Illustration showing general preventative measures for reducing risk of Ebola virus transmission.

Ebola vaccines

Currently there is no vaccine for the Ebola virus that has officially been licensed for use anywhere in the world. Numerous candidates are, however, undergoing extensive research processes. The different candidates are at different development stages too.

Vaccine candidates which have shown the most promise at this stage include: (10)
  • NIAID/GSK investigational Ebola vaccine (or cAd3-EBOZ): This vaccine was developed by the U.S. Army Medical Research Institute of Infectious Diseases and Okairos (taken over by GlaxoSmithKline / GSK). The vaccine is based on a type of adenovirus in chimpanzees (cAd3 / chimp adenovirus type 3) which functions as a carrier for the delivery of Ebola genetic material (i.e. it does not contain any Ebola virus material). The adenovirus is a viral carrier that doesn’t replicate - meaning that it is capable of delivering the gene of the Ebola virus, while hindering any further replication, and inducing an immune reaction in the body instead. The vaccine underwent clinical trials (phase 1) in the USA and UK during 2014, and phase 2 and 3 during 2015 (February). Collective findings showed that the vaccine could be tolerated well and was successful at inducing an immune reaction, which could be significantly helpful in protecting against Ebola virus infection.
  • rVSV-ZEBOV Ebola vaccine (recombinant vesicular stomatitis virus–Zaire Ebola virus): Canada’s Public Health Agency developed the vaccine and has been licensed to Merck & Co. The National Institute of Allergy and Infectious Diseases has been involved in testing procedures in the quest for regulatory use approval. The vaccine makes use of the vesicular stomatitis virus (which predominantly affects cattle) to function as the carrier of Ebola virus genes. The vaccine also does not contain any Ebola virus material. As with cAd3-EBOZ, this vaccine is designed to promote antibody (immune) responses so as to fend off an Ebola virus infection. The vaccine has undergone phase 1 and phase 2 clinical trial testing. In February 2016, this vaccine too indicated that it could be tolerated well and achieve the induced immune responses required for it to work effectively.

These two potential Ebola vaccines have shown significant promise for possible approved use. Both are capable of inducing immune responses in the body within 1 month. The induced immune response can also last for up to 1 year (offering a vaccinated individual sustained immunity). (11)

Neither or the two vaccine candidates caused any major use health complications during trials. Side-effects experienced by those participating in research studies have been recorded as minor and transient (temporary).

Side-effects may include:

  • Swelling at the vaccination site
  • A low-grade fever
  • Fatigue
  • Headache
  • Muscle discomfort or pain.

Close-up of a gloved hand holding a potential Ebola virus vaccine and syringe.Neither of these vaccines have been authorised for use by the FDA as yet, but possible approval may take place during the course of 2018. Emergency stockpiles (thousands of dosages) have already been granted Emergency Use Authorization (EUA) following an approved IND (Investigational New Drug) application, however. This has been done so that an emergency stockpile can be made available (even though the vaccines are still being studied further for safety purposes, including in individuals with other infectious diseases and young children) should an outbreak occur before FDA approval of either vaccine is officially granted. This proved prudent as such an event has already happened…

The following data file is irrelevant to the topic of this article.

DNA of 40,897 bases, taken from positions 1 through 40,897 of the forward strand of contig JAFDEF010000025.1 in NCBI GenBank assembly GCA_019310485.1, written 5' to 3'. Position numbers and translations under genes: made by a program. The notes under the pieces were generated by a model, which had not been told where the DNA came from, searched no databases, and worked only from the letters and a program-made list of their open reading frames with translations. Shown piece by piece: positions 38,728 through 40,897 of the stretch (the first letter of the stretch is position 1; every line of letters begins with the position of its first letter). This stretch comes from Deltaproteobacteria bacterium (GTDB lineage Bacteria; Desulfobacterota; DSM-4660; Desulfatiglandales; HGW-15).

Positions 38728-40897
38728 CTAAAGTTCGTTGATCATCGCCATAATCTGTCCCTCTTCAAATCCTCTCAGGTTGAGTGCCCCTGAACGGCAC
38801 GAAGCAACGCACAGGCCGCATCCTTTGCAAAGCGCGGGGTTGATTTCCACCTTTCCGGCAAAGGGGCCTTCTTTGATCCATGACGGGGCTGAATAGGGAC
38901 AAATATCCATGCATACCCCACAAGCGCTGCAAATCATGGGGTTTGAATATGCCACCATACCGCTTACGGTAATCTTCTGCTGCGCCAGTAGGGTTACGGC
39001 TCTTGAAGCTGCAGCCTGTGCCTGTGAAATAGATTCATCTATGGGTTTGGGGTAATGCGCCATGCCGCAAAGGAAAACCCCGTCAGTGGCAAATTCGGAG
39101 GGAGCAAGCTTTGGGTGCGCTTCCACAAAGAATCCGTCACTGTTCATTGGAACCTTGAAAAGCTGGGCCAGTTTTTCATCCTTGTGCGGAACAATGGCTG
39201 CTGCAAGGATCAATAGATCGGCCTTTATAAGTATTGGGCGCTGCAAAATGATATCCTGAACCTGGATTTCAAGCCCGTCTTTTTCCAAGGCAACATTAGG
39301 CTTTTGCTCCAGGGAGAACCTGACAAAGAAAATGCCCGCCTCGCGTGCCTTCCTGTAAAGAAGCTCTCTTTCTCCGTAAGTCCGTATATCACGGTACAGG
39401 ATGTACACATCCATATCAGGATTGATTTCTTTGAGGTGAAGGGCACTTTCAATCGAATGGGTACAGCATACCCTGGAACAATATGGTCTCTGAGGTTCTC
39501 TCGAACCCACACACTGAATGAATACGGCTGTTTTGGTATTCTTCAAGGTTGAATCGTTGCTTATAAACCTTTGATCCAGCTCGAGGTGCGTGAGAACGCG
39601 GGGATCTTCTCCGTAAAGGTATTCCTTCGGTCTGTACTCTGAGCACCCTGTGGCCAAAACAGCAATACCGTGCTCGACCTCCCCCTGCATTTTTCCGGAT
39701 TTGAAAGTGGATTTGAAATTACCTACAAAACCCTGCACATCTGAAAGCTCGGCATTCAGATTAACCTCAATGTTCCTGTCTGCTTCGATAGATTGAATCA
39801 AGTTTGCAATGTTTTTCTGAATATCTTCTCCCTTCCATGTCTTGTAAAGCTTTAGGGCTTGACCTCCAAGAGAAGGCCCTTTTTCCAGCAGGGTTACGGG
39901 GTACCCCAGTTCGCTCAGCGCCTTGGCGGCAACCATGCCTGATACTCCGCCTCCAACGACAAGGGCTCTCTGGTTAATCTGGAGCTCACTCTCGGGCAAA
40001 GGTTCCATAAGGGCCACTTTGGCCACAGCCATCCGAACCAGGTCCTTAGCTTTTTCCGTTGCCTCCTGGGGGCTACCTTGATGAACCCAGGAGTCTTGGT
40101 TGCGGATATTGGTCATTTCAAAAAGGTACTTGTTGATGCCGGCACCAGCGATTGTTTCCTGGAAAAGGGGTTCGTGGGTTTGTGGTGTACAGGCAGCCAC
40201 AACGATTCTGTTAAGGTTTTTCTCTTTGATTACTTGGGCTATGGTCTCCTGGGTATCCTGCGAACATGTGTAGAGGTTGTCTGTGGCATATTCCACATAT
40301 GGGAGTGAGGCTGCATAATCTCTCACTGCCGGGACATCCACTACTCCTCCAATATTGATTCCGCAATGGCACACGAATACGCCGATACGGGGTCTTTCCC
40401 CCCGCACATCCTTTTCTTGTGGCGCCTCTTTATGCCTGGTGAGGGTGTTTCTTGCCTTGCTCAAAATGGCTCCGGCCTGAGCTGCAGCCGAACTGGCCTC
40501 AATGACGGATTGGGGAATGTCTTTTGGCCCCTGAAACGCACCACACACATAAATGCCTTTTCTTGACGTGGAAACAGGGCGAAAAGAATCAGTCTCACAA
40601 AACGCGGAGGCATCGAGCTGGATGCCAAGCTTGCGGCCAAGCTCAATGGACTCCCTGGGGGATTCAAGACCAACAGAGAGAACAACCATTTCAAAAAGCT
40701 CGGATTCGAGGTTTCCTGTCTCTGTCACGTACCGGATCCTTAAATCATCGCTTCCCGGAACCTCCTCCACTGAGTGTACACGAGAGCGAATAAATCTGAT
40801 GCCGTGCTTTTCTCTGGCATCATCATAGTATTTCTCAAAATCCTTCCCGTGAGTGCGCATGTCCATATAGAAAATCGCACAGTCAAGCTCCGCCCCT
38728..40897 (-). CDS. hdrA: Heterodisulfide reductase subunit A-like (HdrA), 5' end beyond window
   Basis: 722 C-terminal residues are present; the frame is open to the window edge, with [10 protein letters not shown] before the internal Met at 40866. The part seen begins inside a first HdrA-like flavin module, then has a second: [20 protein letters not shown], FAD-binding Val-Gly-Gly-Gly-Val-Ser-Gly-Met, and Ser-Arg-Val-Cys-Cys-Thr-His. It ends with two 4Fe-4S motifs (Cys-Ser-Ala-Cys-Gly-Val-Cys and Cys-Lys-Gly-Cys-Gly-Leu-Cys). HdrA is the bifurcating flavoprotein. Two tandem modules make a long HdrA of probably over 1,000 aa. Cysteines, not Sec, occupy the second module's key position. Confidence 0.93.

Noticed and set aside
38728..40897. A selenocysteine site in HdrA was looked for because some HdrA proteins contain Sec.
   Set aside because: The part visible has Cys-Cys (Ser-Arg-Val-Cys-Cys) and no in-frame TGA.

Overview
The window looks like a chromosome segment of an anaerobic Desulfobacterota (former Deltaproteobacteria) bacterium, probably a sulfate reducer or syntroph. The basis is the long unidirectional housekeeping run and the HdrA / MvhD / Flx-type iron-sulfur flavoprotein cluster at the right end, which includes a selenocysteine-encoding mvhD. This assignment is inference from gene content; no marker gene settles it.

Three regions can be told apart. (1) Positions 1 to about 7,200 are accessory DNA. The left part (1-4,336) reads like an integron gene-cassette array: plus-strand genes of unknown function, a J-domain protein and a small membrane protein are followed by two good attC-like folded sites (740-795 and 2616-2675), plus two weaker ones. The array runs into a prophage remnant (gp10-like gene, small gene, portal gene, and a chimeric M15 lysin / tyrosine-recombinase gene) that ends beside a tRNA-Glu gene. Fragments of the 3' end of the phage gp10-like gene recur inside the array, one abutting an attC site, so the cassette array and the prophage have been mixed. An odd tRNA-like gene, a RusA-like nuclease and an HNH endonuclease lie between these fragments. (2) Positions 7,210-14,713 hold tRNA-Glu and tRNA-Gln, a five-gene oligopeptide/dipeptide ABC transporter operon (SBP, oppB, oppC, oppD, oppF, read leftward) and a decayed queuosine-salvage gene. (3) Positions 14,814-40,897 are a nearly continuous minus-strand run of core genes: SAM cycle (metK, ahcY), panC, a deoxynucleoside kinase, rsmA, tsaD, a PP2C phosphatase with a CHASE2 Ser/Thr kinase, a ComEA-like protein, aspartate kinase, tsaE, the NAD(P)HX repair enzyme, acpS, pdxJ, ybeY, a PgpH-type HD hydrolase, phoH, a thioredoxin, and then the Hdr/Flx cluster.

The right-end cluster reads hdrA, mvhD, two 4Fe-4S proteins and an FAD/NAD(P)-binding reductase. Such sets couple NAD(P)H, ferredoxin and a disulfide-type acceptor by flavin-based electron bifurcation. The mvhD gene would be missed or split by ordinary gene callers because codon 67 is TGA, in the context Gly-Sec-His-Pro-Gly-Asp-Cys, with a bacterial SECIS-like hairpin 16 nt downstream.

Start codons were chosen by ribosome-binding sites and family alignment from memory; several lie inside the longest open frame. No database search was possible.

In 2016, an outbreak of Ebola occurred in Guinea and the rVSV-ZEBOV vaccine was given authorisation for use outside of research settings. A total of 1 510 individuals were vaccinated, including minors (between the ages of 6 and 17) and front-line workers. No severe side-effects were noted (minor side-effects were experienced for a short period). None of the vaccinated individuals contracted the Ebola virus either. A ring vaccination strategy (immunising large groupings of individuals in a short period of time) was also shown to be an effective means of implementation. (12)

Stockpiles of the rVSV-ZEBOV vaccine (4 000 doses) have since been shipped for administration use in the most recent Ebola outbreak which took place in the DRC in May 2018.

Research for these vaccines and others is also ongoing, including one which may be used in primates at risk of infection with the Ebola virus.


9. U.S. National Library of Medicine - National Institutes of Health. May 2016. Potential Impact of Sexual Transmission on Ebola Virus Epidemiology: Sierra Leone as a Case Study: https://www.ncbi.nlm.nih.gov/pmc/articles/PMC4852896/ [Accessed 23.05.2018]

10. National Institutes of Allergy and Infectious Diseases. February 2016. Ebola Vaccines: https://www.niaid.nih.gov/diseases-conditions/ebola-vaccines [Accessed 23.05.2018]

11. U.S. Department of Health and Human Services - National Institutes of Health. October 2017. Progress on two Ebola vaccines: https://www.nih.gov/news-events/nih-research-matters/progress-two-ebola-vaccines [Accessed 23.05.2018]

12. U.S. National Library of Medicine - National Institutes of Health. Decmber 2017. Ring vaccination with rVSV-ZEBOV under expanded access in response to an outbreak of Ebola virus disease in Guinea, 2016: an operational and vaccine safety report: hhttps://www.ncbi.nlm.nih.gov/pubmed/29033032 [Accessed 23.05.2018]